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A viewer emailed 9NEWS Tuesday morning about something peculiar looming in the distance of their grandsons’ baseball practice in Aurora Monday night. The picture was taken at the Meadowood Recreation Center baseball field east of Chambers Road.

The following picture was attached to the email, which said the weather was calm at the time – the viewer asked if it could have been a tornado.

The 9NEWS Verify team and meteorologist Cory Reppenhagen determined if the pictured formation was in fact a twister.


What appears to be a tornado in the picture was just an optical illusion, Reppenhagen said.

The part of the formation that looks like a funnel is actually a fading jet contrail.

The upper part is a lenticular cloud.

From the viewer’s vantage point, the formations looked like they were attached, but the two clouds were not actually connected.

Todd Dankers with the National Weather Service confirmed Reppenhagen’s explanation of the jet contrail and lenticular cloud creating the illusion of a tornado.

“There were no funnel clouds, no tornadoes in Aurora last night,” Dankers said.


People who have been outside on a cold day know you can sometimes see your breath create a “cloud” – contrails form in a similar way.

“A contrail is the condensation trail that is left behind by a passing jet plane,” according to the National Weather Service. “Contrails form when hot humid air from jet exhaust mixes with environmental air of low vapor pressure and low temperature.”

Contrails become visible when there is condensation.

A lenticular cloud makes up the other part of the picture.

The National Weather Service defines these clouds as, “A very smooth, round or oval, lens-shaped cloud that is often seen, singly or stacked in groups, near or in the lee of a mountain ridge.”

This type of cloud has a history of being mistaken as flying saucers.

“These clouds form when stable air is pushed up by some sort of barrier, whether that’s a mountain or a building or an art installation,” according to the National Weather Service. “The air might cool as it goes up and then begin to sink because colder air is heavier than warm, creating a wave.”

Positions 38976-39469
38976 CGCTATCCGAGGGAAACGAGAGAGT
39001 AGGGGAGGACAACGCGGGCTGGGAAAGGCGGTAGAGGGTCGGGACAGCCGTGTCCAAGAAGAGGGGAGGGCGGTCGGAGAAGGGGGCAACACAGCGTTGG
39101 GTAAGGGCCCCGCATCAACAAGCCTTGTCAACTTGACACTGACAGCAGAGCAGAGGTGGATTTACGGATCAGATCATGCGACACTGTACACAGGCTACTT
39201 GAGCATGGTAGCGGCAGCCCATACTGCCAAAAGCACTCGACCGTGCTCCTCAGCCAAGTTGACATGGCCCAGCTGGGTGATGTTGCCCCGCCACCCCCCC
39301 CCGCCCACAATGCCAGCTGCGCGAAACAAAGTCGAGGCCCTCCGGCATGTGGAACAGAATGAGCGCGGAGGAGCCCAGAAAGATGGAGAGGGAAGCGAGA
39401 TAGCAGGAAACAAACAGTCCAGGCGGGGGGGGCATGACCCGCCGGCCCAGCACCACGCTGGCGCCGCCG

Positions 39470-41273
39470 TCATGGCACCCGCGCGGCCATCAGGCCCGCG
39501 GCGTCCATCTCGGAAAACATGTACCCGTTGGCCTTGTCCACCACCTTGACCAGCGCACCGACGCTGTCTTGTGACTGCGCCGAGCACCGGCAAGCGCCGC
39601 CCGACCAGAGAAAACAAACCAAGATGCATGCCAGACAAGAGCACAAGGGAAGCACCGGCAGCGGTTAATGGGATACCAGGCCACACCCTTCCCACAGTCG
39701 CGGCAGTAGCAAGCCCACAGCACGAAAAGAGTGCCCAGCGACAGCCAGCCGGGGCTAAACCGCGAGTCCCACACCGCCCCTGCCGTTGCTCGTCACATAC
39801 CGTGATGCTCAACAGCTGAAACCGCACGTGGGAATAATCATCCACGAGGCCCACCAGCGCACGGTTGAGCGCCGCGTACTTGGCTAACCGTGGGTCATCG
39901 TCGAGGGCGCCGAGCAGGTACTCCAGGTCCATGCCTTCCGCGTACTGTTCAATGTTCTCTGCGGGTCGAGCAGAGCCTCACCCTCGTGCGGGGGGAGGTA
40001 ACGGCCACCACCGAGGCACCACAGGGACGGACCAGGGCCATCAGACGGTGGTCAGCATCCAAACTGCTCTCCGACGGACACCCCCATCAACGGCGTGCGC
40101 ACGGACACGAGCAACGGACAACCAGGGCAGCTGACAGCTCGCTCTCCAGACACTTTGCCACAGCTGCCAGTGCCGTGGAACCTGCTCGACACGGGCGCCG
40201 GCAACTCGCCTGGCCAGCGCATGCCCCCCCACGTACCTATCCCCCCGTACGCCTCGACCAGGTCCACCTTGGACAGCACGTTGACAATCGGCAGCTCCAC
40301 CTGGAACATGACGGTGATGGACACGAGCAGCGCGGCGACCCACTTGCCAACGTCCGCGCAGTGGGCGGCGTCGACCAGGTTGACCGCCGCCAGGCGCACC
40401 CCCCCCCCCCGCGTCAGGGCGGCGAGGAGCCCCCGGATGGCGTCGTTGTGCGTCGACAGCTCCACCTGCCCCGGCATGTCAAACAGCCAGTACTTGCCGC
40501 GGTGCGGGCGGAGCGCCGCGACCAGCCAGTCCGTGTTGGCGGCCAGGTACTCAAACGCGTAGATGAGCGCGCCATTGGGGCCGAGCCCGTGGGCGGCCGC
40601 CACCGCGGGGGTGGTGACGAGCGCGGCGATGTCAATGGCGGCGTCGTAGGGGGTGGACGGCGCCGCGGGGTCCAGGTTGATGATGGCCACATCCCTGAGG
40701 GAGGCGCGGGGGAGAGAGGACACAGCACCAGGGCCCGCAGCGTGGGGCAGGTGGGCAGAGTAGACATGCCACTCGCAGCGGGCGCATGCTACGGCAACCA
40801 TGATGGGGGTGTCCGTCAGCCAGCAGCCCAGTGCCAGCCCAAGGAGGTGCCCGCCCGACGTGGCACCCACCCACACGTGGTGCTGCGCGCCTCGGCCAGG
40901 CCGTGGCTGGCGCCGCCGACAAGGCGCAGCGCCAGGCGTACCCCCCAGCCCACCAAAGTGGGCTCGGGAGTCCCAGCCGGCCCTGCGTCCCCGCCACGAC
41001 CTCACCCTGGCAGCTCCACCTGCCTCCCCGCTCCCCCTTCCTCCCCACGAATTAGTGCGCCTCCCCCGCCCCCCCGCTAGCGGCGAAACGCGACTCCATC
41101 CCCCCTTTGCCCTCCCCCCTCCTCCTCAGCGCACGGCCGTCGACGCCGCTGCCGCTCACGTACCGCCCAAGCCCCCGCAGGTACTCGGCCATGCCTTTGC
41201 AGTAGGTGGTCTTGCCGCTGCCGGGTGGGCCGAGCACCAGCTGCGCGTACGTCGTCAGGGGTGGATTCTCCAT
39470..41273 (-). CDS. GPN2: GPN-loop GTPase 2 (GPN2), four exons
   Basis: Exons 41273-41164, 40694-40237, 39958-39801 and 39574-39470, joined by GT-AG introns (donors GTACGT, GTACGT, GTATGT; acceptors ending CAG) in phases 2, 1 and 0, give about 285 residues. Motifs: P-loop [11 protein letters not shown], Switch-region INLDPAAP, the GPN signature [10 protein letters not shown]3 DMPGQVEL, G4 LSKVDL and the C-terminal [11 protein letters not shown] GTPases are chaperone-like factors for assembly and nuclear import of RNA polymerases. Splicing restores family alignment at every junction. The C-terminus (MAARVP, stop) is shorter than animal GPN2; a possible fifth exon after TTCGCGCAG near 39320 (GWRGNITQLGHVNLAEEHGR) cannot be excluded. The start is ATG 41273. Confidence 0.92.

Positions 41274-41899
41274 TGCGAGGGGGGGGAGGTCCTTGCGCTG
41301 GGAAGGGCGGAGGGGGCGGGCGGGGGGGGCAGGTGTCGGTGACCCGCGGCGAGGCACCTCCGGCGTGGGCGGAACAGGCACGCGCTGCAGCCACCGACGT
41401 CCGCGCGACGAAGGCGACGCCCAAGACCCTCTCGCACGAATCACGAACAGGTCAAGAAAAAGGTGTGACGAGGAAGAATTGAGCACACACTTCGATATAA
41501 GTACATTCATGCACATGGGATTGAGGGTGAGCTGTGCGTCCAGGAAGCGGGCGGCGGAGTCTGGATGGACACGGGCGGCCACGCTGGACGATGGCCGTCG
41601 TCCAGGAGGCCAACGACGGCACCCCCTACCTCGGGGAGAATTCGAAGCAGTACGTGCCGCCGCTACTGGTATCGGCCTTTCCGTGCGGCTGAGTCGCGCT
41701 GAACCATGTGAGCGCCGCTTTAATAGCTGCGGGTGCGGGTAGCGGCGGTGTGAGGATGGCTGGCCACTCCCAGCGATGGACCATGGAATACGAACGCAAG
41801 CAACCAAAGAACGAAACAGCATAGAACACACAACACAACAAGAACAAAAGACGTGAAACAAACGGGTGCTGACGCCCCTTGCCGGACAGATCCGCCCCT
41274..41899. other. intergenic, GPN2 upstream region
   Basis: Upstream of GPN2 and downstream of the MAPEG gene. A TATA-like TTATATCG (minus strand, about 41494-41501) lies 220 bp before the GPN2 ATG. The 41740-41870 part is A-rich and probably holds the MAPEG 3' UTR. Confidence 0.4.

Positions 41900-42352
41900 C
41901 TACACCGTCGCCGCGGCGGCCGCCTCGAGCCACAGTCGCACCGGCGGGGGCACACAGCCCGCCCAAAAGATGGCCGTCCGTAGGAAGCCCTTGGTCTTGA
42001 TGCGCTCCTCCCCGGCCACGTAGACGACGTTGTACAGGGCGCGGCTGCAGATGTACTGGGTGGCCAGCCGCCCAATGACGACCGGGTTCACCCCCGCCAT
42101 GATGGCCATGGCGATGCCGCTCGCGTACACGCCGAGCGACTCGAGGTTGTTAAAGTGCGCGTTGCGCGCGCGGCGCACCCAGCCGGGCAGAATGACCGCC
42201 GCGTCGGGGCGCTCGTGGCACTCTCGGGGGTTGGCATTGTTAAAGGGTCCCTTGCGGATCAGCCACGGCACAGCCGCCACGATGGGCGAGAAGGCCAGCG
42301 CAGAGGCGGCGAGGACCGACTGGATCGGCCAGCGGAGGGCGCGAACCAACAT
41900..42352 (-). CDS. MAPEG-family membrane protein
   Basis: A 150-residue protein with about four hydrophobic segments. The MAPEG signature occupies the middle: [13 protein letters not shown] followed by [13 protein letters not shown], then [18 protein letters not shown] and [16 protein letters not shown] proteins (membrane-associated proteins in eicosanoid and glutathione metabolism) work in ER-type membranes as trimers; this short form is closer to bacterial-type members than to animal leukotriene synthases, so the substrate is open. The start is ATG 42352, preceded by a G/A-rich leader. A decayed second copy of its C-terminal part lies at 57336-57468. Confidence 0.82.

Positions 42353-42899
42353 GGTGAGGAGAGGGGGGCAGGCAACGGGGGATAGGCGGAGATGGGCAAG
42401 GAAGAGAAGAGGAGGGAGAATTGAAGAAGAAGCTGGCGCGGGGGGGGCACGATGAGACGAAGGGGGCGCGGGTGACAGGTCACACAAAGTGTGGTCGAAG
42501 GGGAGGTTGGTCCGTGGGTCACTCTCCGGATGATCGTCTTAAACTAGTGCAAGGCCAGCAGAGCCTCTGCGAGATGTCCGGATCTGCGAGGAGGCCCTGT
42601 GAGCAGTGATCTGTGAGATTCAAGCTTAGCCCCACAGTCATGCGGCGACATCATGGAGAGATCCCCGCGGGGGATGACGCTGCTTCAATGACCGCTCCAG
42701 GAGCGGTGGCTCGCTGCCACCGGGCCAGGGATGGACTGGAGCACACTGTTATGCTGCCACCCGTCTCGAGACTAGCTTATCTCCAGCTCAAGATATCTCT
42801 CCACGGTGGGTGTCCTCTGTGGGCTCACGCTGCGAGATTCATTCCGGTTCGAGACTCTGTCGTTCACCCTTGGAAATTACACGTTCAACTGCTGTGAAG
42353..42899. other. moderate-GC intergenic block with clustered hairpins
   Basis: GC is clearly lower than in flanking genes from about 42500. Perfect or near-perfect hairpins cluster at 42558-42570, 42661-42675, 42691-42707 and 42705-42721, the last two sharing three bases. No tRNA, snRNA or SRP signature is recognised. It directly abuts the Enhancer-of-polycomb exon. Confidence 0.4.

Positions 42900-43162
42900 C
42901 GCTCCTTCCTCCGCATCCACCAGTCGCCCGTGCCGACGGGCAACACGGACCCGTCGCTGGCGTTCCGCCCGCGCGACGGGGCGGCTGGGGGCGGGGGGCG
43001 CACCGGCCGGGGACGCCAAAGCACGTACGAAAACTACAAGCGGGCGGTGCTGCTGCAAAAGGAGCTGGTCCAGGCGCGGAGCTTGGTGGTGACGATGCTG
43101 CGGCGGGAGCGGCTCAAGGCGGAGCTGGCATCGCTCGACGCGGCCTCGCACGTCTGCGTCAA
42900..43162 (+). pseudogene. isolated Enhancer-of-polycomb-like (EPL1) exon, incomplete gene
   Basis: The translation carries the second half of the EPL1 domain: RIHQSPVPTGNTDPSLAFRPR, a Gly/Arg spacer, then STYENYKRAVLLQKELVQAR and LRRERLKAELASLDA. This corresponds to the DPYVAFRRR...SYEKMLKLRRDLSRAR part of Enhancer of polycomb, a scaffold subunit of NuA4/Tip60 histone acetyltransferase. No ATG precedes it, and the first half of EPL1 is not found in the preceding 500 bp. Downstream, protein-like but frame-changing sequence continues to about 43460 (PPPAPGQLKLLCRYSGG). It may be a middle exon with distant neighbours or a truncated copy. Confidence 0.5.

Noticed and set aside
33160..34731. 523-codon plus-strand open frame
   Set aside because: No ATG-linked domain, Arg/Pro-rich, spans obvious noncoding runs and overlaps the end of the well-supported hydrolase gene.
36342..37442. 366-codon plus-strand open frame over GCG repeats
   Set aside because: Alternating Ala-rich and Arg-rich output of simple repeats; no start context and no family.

Moisture in the air stacks together into vertical lenticular clouds.


The cloud in the picture is not the type of cloud to produce tornadoes, Reppenhagen said.

Cumulonimbus clouds – also known as the thunderstorm cloud – are heavy, dense and can also produce hail and tornadoes.

“Cumulonimbus cloud, characterized by strong vertical development in the form of mountains or huge towers topped at least partially by a smooth, flat, often fibrous anvil,” according to the National Weather Service.

Tornadoes extend from the bottom of thunderstorms, and are attached to the cloud and the ground.

“The most destructive and deadly tornadoes occur from supercells, which are rotating thunderstorms with a well-defined radar circulation called a mesocyclone,” according to the National Severe Storms Laboratory.


The Storm Prediction Center listed the most important things to look for when you spot suspicious clouds:

  1. Rapid cloud-base rotation – if close enough to see cloud movement
  2. A concentrated, whirling debris or dust cloud at ground level under the thunderstorm base.

“It is common to have one without the other,” according to the Storm Prediction Center. “Many thunderstorms produce dust plumes in their outflow; these tend to move in one direction and not rotate. In gustnadoes, there is spinning motion at ground level but not at cloud base (therefore, not a tornado).”


The formation in the viewer’s picture was not a tornado, but two separate cloud formations that only appear ominous – ultimately posing no danger.